Job & Boss

Designers/Makers, Oakland // January 2013
I am fascinated with art and culture of past decades. Rather than simply re-appropriating past aesthetics, I am interested in honoring authenticity while figuring out how to achieve the same truth within a contemporary context.

Originally we visited Brook Lane and Kirby Mckenzie to talk to them about Job & Boss, their line of singular handmade accessories, for a magazine article we were working on. But after spending a bit of time talking to and observing them in their studios, it struck us that though their work is in the realm of fashion and is driven by the intention to make sellable product, they bring a level of craftsmanship and creativity to their work that speaks to the ethos of IN THE MAKE.

Job & Boss is less than two years old and it has grown quickly, but still it’s just Brook and Kirby working out of their West Oakland home studios— with a dedicated focus on craftsmanship they laboriously create each item by hand while managing all aspects of development. The pair met through mutual friends about a year and a half ago; both are graduates of California College of Art, where Brook majored in film and Kirby studied textiles, fashion, and sculpture. They began experimenting with shibori, an ancient Japanese resist-dyeing technique that includes folding, twisting, and clamping the fabric before immersing it in a dye bath— and Job & Boss was born. The inherently unpredictable process translates beautifully to each one-of-a-kind piece, revealing mutable patterns and rich wavering hues of blue.

We visited Brook and Kirby twice— once in late summer of last year and then again this past November, on a cold rainy day. Though they collaborate on all creative aspects of the brand, they utilize their individual talents and spaces to take on different responsibilities. Brook is mainly in charge of the dying process, which she does out of her massive live/work space (that used to be an ambulance depot!) in the neighborhood of Ghost Town, and in an adjacent section of West Oakland called Dogtown, Kirby has a sewing room in her apartment where she puts together the dyed canvas and leather. Certainly, that first visit left an indelible impression on us— the built-in uncertainty of the shibori process, their respective relationships to art, craft, and the act of making, and the deeply collaborative nature of their work prompted us to want to go back and further explore their story and work. We also thought given the complexity of their process and the ever-presence of that lush indigo blue dye, we ought to make a short video that shows just how beautiful the process itself is and reveals Brook and Kirby’s deeply personal connection to it.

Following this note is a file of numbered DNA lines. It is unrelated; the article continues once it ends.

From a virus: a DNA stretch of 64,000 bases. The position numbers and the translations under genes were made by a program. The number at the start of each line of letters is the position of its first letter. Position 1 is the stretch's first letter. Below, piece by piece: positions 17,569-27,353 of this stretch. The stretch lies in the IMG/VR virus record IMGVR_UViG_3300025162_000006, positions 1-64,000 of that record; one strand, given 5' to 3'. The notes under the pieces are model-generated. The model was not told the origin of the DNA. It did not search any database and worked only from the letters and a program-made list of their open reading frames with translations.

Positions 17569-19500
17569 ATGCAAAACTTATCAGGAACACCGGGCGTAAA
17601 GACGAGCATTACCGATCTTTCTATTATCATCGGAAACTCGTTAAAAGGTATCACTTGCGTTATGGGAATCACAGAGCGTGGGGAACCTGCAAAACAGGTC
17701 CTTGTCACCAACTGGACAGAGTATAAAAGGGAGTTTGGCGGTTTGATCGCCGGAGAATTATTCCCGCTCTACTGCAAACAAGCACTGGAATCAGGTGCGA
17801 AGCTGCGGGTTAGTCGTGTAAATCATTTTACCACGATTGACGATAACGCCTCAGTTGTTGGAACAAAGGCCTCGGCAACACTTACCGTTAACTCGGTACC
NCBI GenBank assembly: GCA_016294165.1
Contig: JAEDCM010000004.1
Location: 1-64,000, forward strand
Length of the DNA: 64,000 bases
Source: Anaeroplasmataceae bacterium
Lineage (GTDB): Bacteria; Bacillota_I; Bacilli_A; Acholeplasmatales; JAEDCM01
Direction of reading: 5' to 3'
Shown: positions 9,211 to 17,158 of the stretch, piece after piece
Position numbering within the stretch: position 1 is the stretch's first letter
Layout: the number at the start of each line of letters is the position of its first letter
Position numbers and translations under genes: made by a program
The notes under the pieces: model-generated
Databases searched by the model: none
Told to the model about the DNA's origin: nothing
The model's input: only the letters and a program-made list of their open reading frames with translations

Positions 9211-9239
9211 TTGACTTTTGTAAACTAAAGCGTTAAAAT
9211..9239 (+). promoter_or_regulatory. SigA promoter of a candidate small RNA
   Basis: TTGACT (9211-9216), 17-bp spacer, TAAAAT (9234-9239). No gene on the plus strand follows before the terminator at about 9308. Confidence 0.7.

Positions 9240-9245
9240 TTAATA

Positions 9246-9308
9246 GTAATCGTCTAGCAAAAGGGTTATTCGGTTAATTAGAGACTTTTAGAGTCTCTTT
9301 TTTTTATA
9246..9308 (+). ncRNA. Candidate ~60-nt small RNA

The unpredictability of their process brings an interesting tension into their work— in a way, it’s at odds with the attempt to create sellable items, as the outcome has the potential to be vastly different each and every time, and yet this inconstancy and mutability is exactly what keeps the pieces interesting. Without this element, I think their collections would run the risk of redundancy and potentially become dull and flat. Also, this ‘wild card’ aspect is what keeps Brook and Kirby inspired to continue experimenting with and honing their craft, contending with the challenges while still allowing for shifting nature of their work.